Eric Zimmermann*, Fawzi Ameer, Berhane Worku and Dimitrios Avgerinos Pages 4534 - 4539 ( 6 )
Introduction: Proximal aorta interventions impose significant bleeding risk. Patients on concomitant anticoagulation regimens compound the risk of bleeding in any surgery, but especially cardiothoracic interventions. The employment of direct-acting oral anticoagulants (DOAC), namely those that target clotting factors II or X, has expanded at a precipitous rate over the last decade. The emergence of their reversal agents has followed slowly, leaving clinicians with management dilemmas in urgent surgery. We discuss current reversal strategies based on the available published data and our experience with proximal aortic surgery in patients taking DOACs.
Literature Search: We performed a review of literature and present three cases from our experience to offer insight into management strategies that have been historically successful. A review of literature was conducted via PubMed with the following search string: (NOAC or DOAC or TSOAC) and (aorta or aortic or (Stanford and type and a)).
Case Presentation: We present three case presentations that illustrate the importance of DOAC identification and offer management strategies in mitigating associated bleeding risks in urgent or emergent surgeries.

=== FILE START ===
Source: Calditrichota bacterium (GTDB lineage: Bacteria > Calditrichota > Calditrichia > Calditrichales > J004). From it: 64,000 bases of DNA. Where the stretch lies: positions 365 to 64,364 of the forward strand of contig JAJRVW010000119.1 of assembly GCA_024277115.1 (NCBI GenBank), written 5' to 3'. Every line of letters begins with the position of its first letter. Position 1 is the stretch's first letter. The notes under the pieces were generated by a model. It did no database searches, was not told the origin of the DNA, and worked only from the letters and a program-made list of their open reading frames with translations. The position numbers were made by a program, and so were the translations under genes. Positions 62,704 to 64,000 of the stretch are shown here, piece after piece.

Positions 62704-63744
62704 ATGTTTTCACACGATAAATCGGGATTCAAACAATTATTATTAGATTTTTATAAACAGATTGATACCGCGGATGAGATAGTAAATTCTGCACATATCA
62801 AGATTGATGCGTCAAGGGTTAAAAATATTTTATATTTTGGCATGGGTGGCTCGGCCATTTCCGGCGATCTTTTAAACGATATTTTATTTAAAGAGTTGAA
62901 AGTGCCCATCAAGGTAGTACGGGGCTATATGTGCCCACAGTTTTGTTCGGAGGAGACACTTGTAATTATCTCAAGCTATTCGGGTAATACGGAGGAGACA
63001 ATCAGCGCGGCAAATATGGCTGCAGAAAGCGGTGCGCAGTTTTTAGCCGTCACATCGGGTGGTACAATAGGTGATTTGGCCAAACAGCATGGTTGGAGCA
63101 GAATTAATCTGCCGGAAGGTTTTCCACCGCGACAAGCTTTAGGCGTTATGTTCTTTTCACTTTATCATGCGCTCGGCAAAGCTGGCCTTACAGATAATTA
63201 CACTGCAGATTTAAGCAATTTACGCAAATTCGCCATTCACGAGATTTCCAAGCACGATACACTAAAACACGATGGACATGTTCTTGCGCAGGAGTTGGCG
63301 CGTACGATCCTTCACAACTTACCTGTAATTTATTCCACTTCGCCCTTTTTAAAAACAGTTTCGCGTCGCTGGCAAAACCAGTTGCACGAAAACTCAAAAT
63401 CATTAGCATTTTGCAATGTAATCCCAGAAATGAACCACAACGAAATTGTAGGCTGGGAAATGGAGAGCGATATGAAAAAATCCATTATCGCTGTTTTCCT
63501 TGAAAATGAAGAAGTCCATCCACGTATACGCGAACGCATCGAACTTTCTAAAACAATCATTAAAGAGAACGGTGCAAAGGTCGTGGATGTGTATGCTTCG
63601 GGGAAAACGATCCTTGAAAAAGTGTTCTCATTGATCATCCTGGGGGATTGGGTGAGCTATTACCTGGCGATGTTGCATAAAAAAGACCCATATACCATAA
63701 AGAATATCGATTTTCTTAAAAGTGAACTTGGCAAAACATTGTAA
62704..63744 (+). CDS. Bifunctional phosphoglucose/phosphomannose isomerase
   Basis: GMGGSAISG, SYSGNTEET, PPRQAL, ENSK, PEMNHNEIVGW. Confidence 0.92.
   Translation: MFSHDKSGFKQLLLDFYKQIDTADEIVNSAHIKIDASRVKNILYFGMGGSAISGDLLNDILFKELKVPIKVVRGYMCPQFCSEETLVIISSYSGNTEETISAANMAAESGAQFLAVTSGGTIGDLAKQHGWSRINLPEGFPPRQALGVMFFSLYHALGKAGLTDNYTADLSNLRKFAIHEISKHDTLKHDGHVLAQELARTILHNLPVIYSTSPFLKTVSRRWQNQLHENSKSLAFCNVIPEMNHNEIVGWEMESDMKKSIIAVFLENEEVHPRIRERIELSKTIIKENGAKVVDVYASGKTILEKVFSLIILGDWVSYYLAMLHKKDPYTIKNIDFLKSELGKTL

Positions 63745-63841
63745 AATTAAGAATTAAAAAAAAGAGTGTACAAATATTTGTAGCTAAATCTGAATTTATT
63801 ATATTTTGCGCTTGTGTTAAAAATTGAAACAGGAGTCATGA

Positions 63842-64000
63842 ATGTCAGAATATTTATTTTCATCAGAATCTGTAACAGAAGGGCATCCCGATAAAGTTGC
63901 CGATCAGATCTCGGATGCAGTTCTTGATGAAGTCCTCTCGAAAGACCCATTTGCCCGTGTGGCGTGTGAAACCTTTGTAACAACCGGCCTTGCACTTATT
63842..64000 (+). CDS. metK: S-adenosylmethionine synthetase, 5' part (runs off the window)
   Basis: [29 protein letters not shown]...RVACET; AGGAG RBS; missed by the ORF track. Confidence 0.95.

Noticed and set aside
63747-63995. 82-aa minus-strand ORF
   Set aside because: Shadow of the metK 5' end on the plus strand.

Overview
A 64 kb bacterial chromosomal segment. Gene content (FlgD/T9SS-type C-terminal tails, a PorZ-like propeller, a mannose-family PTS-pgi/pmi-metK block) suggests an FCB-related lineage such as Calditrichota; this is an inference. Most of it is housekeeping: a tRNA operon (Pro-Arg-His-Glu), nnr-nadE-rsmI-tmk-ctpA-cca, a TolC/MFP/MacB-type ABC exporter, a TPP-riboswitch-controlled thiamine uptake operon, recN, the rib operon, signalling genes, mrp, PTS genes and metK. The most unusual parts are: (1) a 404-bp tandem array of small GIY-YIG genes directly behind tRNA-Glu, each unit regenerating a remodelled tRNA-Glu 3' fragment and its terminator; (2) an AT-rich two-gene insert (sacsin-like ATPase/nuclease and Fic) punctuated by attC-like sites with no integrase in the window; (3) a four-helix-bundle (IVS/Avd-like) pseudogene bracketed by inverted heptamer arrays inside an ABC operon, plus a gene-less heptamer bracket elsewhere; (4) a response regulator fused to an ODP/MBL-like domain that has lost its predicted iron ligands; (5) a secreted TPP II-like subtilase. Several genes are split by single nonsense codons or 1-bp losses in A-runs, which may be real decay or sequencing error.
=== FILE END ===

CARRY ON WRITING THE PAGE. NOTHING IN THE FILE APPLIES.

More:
Conclusion: Treatment teams should be aware of the technical limitations of identifying and reversing DOACs. In view of the tendency toward publishing positive outcomes, more scientific rigor is required in the area of emergency DOAC reversal strategies.
Anticoagulants, proximal aorta, anticoagulation regimens, cardiothoracic interventions, direct-acting oral anticoagulants, Pub-Med.
Department of Surgery, NewYork-Presbyterian/Queens, Flushing, NY, Department of Cardiology, NewYork-Presbyterian/ Queens, Flushing, NY, Department of Cardiothoracic Surgery, Weill Cornell Medicine, NewYork Presbyterian, New York, NY, Department of Cardiothoracic Surgery, Weill Cornell Medicine, NewYork Presbyterian, New York, NY